by Paul Ratner
Robots ready to produce the new Mini Cooper
are pictured during a tour of the BMW's plant at Cowley in Oxford,
central England, on November 18, 2013.
(Photo credit: ANDREW COWIE/AFP/Getty Images)
Recently, a conference on artificial intelligence, tantalizingly
Science or Fiction?", was
hosted by the
Future of Life Institute, which
works to promote "optimistic visions of the future".
The conference offered a range of opinions on the subject from a
variety of experts, including,
Elon Musk of
Tesla Motors and SpaceX
Demis Hassabis of
and author Sam Harris
cognitive scientist David Chalmers
...as well as computer
scientists Stuart Russell and Bart Selman.
The discussion was led by
MIT cosmologist Max Tegmark.
The conversation's topics centered on the future benefits and risks
of artificial superintelligence, with everyone generally agreeing
that it's only a matter of time before AI becomes paramount in our
Eventually, AI will
surpass human intelligence, with the ensuing risks and
And Elon Musk, for
one, thinks it's rather pointless to be concerned as
we are already cyborgs, considering
all the technological extensions of ourselves that we depend on a
A worry for Australian philosopher and cognitive scientist
David Chalmers is creating a
world devoid of consciousness.
He sees the discussion of
future superintelligences often presume that eventually AIs will
become conscious. But what if that kind of sci-fi possibility that
we will create completely artificial humans is not going to come to
Instead, we could be
creating a world endowed with artificial intelligence but not actual
David Chalmers speaking.
Future of Life Institute.
Here's how Chalmers describes this vision (starting at 22:27 in
Youtube video below):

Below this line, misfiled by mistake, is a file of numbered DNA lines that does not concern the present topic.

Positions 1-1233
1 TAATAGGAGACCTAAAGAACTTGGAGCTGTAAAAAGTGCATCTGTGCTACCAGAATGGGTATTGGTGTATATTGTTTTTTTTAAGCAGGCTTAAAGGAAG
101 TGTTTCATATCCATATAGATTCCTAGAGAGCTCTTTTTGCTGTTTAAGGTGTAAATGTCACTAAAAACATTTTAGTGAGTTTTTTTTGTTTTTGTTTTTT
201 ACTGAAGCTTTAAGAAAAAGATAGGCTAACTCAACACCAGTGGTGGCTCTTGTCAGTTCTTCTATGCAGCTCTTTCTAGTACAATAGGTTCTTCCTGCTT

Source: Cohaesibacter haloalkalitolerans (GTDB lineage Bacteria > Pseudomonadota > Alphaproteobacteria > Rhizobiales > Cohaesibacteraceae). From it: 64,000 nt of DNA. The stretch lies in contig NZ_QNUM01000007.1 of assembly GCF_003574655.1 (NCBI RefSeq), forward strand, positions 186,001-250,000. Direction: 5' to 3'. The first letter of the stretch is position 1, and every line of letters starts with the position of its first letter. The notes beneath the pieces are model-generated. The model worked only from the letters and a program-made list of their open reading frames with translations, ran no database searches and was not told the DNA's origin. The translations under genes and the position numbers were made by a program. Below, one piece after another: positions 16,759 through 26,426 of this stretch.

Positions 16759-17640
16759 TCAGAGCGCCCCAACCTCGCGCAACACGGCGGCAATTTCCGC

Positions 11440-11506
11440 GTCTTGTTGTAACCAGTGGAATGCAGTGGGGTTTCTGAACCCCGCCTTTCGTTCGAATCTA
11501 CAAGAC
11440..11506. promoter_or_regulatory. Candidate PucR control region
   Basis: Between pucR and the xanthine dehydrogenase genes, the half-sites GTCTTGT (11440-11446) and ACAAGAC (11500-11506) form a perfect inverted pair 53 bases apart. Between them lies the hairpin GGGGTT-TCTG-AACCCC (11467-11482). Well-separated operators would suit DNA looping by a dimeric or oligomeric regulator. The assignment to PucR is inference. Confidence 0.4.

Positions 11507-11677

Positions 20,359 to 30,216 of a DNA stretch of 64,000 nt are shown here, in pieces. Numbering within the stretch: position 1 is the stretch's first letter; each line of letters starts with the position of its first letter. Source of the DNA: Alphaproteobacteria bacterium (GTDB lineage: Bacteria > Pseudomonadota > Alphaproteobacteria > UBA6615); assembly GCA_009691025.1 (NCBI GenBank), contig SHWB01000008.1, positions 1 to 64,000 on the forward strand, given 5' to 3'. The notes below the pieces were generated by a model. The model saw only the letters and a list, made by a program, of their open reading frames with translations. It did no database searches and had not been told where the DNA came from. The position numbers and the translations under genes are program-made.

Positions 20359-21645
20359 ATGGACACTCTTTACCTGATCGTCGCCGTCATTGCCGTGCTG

"For me, that raising
the possibility of a massive failure mode in the future, the
possibility that we create human or super human level AGI and
we've got a whole world populated by super human level AGIs,
none of whom is conscious.
And that would be a
world, could potentially be a world of great intelligence, no
consciousness no subjective experience at all.
Now, I think many
many people, with a wide variety of views, take the view that
basically subjective experience or consciousness is required in
order to have any meaning or value in your life at all.
So therefore, a world
without consciousness could not possibly a positive outcome.
Maybe it wouldn't be a terribly negative outcome, it would just
be a 0 outcome, and among the worst possible outcomes."
Chalmers is known for his
work on the philosophy of mind and has delved particularly into the
nature of consciousness.
He famously formulated
the idea of a "hard problem of consciousness" which he describes in
his 1995 paper "Facing
up to the problem of consciousness" as the question of,
"why does the feeling
which accompanies awareness of sensory information exist at
His solution to this
issue of an AI-run world without consciousness?
Create a world of AIs
with human-like consciousness:
"I mean, one thing we
ought to at least consider doing there is making, given that we
don't understand consciousness, we don't have a complete theory
of consciousness, maybe we can be most confident about
consciousness when it's similar to the case that we know about
the best, namely human human consciousness...
So, therefore maybe
there is an imperative to create human-like AGI in order that we
can be maximally confident that there is going to be
consciousness," says Chalmers.
(starting at 23:51)
By making it our clear
goal to fully recreate ourselves in all of our human
characteristics, we may be able to avoid a soulless world of
machines becoming our destiny.
A warning and an
objective worth considering while we can.
Yet it sounds from
Chalmers's words that as we don't understand consciousness, perhaps
this is a goal doomed to failure.